Ferguson, a professor of political science, who by coincidence had just
written about this very topic with Robert Johnson when I queried him.

According to Ferguson, the answer to the question of why "so many
leaders in business and politics [have] suddenly become fixated on
the new twin terrors of deficits and inflation" is pretty
straightforward, and involves an ironic dab of good old fashion
crowding out theory.

To start with, the growth of the financial sector needs to be

Over the past thirty years, in country after country, the very
largest financial institutions became gigantic in size.

There are several aspects to this that need to be made clear. First,
the financial sector has indeed swelled in size: by 2007, it accounted
for 47% of U.S. corporate profits. Second, it has become more
concentrated, dominated by fewer massive, oligopolistic firms. Third,
it has become riskier --- debt load of the financial sector increased
from 22 to 117 percent of GDP between 1981 and 2008. ["Business As
Usual: The Next Wall Street Collapse", Jonathan Kirshner, Boston
Review, January/February 2011,]

These institutions are not only "too big to fail", but "too big to
bail", as rescuing the financial system often requires massive shares
of national incomes that might otherwise be used to, among other
things, pay schoolteachers, build bridges, and feed hungry children.

Only now are the implications of this towering fact coming to be
appreciated outside financial markets. But careful studies of
bank stock prices show that markets grasped the key point much
earlier: Beginning in the summer of 2007, fears multiplied that
one or more big banks might fail. Share values of the largest
banks fluctuated with perceptions that other emergency claims on
national resources might empty national treasuries of the funds
required to bail out the giants. That is, whereas financial
bailouts (on favorable terms to the banks, which most were) had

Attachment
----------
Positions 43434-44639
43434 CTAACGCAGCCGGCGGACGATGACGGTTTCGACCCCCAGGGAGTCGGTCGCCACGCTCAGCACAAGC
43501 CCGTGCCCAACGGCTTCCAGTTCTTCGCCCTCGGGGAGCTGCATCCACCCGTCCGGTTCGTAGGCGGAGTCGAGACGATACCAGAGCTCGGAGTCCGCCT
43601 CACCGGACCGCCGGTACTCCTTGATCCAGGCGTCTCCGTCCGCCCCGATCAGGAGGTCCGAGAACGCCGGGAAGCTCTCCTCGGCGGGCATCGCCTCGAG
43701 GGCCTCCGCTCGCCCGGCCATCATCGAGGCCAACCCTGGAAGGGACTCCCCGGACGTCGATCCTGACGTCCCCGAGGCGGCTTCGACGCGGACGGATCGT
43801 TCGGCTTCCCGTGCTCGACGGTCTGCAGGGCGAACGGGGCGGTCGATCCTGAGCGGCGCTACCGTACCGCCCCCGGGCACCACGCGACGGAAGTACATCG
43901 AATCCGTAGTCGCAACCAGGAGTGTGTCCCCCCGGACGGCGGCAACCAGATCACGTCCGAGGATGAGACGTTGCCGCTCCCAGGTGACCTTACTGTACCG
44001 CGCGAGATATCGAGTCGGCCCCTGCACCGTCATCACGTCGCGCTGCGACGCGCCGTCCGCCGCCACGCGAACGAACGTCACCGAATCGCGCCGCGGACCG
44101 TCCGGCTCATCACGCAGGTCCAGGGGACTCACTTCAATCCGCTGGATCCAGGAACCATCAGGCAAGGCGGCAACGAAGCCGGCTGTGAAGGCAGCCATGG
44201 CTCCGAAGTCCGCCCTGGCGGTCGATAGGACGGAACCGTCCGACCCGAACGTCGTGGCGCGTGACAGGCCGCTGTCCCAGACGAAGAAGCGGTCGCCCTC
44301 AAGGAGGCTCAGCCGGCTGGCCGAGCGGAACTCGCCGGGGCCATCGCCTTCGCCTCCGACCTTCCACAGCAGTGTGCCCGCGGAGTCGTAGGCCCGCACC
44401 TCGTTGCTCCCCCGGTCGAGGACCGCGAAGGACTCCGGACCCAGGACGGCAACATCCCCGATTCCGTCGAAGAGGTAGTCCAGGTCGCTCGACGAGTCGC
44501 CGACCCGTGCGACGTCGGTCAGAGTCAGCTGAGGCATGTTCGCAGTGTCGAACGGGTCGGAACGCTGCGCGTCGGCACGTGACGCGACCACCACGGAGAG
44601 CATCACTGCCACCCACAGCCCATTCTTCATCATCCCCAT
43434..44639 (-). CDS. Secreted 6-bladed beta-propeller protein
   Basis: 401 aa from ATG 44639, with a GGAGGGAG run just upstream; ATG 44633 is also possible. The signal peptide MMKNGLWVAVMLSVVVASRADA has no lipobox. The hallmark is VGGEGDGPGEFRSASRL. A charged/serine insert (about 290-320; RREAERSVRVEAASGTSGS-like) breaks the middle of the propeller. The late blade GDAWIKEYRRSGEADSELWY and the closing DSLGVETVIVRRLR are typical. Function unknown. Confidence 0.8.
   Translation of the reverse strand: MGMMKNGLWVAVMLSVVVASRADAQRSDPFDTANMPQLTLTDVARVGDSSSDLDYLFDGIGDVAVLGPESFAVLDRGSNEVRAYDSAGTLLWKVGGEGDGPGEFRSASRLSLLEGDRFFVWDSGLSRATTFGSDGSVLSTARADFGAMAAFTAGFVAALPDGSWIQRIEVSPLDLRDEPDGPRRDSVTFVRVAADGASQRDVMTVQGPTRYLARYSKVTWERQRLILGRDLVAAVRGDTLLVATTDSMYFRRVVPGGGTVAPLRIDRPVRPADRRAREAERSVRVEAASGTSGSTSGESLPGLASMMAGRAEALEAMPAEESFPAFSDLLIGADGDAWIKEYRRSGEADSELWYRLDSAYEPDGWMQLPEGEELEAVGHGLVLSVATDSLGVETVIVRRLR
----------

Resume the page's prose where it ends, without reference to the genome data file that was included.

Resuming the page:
positive effects on bank stock prices, wider deficit spending
packages drove big bank stocks down relative to the market as a
whole (Demirguc-Kunt and Huizinga 2010). Here was a form of
"crowding out" beyond the imagination of both Keynesians and free
market enthusiasts: The need to preserve financial resources for
a contingent fund that would be available for further bailouts
was killing the Keynesian revolution in economic policy-making.

So, in short, anything that might diminish the ability of a government
to bail out the financial system, say by spending money to push up
employment, will be fought tooth and nail by these gigantic
institutions. Thus finance capital, in a sort of neofeudal form,
exacts a terrible rent on the rest of society.

As of December 2010, almost 15 million people in the United
States were unemployed. Millions more were either underemployed
or became so discouraged that they stopped looking for work and
thus are no longer counted among the "unemployed." A whole
generation of young people is being reduced to begging for
chances to work free in "internships" in the hope of getting a
foot inside doors that are otherwise slammed shut. Crusades to
cut Social Security threaten to remove a basic underpinning of
the living standards of millions of people who first lost their
savings in the financial crash and then paid with their taxes to
bail out the financial system. And the Obama administration's
reluctance to extend aid to states means further deadly rounds of
state cuts are inevitable. Just as in the Great Depression, these
will neutralize federal efforts to stimulate the economy. They
will also lay waste to enormous amounts of public capital built
up over many years by the states, especially in their educational

---Thomas Ferguson and Robert Johnson, "A World Upside Down?
Deficit Fantasies in the Great Recession", International Journal
of Political Economy, vol. 40, no. 1, Spring 2011, pp. 3-47.

The rest of Ferguson and Johnson's article is well worth reading, in
which they: refute claims by Reinhart and Rogoff, and the IMF, that
rising debt-to-GDP ratios stifle national economies (notably, Britain
industrialized with massive amounts of debt-to-GDP ratios for decade
upon decade); deflate Alberto Alesina and colleagues' claims that
deficit cuts somehow stimulate demand; lay out grounds for skepticism
of recent CBO studies on debt and economic growth; point out in a
series of "whale watch" vignettes the costs to our economy from
oligopolies in health care and defense industries, and the possibility
of another financial crisis.

I guess in some ways, the current austerity mania derives from a
need for a reserve army of capital to pay for future financial
disasters. What a world.